its secure, its very much to protect their illegal spamming of
thousands of mail boxes.


Or do you just extort favors from people with your six-machine botnet
from the latest Google Groups spam run?  We're really shakin' now.

I don't have a botnet.
Google designed a secure web application, thats very much secure from
bot networks. I uncovered a hole in their "secure application", where
botnets have been visiting their web application headers and grabbing
the e-mail address. You make it sound like the e-mail address is all
together like user () domain com  No it was more complicated than that.
The user and the domain was very much in different places on the
header, and it would take some interesting php to harvest the e-mail.
There was very much a vulnerability, which the e-mail address was
exposed in plain text, but only under certain conditions, such as
e-mail forwarding from a gmail account. In today's world, an e-mail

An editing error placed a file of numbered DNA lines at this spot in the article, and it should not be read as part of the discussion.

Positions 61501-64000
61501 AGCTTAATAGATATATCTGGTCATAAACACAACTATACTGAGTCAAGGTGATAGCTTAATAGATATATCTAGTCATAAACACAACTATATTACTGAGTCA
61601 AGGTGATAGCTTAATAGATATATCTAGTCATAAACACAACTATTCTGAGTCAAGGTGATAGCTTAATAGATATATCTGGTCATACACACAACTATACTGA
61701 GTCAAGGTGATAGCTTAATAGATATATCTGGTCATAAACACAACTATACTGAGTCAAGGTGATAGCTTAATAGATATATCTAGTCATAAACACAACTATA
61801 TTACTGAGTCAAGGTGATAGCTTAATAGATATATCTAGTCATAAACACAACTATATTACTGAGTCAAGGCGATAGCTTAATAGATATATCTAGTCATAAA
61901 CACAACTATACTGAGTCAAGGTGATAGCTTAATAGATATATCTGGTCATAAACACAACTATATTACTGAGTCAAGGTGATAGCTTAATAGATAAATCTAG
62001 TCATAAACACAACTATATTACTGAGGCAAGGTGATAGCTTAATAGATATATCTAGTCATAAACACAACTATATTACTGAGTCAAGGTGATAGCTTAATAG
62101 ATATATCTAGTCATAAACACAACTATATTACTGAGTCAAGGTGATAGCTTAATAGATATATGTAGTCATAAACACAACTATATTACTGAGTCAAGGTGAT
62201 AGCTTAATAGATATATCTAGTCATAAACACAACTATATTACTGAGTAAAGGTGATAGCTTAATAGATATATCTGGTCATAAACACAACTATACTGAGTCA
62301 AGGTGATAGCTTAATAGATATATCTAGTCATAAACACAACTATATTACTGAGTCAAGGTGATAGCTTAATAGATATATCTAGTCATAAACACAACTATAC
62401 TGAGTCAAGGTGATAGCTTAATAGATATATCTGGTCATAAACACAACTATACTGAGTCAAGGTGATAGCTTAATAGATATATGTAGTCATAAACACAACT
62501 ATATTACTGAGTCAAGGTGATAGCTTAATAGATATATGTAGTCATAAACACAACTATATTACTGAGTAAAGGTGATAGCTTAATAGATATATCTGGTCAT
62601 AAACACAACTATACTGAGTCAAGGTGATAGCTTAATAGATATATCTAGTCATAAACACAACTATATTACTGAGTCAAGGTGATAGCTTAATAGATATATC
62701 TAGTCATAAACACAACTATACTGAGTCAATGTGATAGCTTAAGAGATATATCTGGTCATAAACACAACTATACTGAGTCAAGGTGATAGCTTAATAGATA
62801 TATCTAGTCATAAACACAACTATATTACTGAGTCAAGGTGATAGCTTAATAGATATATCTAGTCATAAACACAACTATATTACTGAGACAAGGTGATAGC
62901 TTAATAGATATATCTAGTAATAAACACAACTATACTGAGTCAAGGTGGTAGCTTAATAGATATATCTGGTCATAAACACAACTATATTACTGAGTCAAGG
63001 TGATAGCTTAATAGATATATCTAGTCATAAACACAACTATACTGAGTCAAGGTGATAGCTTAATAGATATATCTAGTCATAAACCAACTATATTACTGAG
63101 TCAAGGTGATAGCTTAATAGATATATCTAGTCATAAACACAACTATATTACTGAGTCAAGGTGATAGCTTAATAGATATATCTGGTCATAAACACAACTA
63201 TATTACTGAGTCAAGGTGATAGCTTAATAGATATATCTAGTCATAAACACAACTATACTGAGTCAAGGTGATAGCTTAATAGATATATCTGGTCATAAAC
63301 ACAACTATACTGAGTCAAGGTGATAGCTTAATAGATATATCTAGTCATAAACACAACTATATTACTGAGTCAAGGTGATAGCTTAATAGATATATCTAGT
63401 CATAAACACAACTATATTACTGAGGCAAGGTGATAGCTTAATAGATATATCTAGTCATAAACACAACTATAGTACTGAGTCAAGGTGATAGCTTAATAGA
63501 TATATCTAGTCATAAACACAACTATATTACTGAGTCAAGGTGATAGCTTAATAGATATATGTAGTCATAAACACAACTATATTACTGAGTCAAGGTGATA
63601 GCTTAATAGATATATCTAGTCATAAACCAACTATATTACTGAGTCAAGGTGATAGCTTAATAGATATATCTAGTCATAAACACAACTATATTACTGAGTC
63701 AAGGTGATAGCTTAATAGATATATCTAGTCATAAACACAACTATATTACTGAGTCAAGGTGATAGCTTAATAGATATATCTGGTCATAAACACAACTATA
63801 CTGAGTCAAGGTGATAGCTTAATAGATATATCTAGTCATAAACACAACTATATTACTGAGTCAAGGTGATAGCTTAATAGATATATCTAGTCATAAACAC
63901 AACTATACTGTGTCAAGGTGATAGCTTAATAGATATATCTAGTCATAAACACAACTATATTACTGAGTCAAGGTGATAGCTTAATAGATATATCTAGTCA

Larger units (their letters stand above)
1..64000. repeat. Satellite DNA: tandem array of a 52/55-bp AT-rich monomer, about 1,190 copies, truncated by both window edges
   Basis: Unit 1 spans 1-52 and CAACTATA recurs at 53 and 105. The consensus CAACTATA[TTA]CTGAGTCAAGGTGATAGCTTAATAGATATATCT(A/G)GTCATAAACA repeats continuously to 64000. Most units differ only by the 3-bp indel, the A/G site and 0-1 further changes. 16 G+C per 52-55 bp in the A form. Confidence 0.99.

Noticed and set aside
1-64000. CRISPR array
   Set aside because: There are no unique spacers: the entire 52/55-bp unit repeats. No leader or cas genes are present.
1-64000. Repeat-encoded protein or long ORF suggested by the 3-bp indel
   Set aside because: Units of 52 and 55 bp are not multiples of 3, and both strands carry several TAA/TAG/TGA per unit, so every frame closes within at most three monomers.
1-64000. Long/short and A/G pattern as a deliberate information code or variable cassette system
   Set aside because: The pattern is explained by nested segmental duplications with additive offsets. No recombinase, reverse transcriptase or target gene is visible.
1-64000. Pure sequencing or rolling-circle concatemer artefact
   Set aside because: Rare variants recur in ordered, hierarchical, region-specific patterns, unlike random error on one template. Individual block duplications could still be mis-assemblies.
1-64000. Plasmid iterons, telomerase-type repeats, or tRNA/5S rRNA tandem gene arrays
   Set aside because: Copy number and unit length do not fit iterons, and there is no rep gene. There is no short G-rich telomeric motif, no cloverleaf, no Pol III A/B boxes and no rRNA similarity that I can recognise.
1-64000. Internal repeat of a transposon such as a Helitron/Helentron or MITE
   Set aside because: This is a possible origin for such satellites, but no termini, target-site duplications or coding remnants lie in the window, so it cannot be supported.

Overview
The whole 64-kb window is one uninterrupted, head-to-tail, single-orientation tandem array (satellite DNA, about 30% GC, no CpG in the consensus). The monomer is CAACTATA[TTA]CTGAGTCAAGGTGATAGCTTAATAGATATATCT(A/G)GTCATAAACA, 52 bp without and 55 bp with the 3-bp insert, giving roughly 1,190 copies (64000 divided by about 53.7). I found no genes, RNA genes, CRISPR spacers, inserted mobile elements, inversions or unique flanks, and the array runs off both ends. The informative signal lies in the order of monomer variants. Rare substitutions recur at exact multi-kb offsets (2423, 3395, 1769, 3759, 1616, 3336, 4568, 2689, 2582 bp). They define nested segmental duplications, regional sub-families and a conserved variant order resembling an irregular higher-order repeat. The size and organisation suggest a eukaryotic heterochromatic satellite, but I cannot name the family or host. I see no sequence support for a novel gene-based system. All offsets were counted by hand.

address is becoming second to a password disclosure in plain text,
thats why Google take the threat of e-mail disclosure via their web
applications very seriously. Google have hidden all e-mail addresses
under normal circumstances on their web application, so much, you can
only view a user e-mail via a word verfication system. The hole I
found was very much a needle in a hay stack, and it had gone unnoticed
by the GG2 team. The GG2 team are very thankful for me letting them
know about this vulnerability I have uncovered, and invite security
researchers to do all they can to report similar bot network friendly
bugs in their web applications in the future. Its not coincidence that
Google, the world leader in web apps has taken the threat of plain
text e-mail disclosure on thier applications very seriously, bot
networks are perhaps the biggest internet threat right now according
to the folks over at http://www.securityfocus.com/columnists/398 and
thats folsk like Google are obscuring e-mail addresses and setting up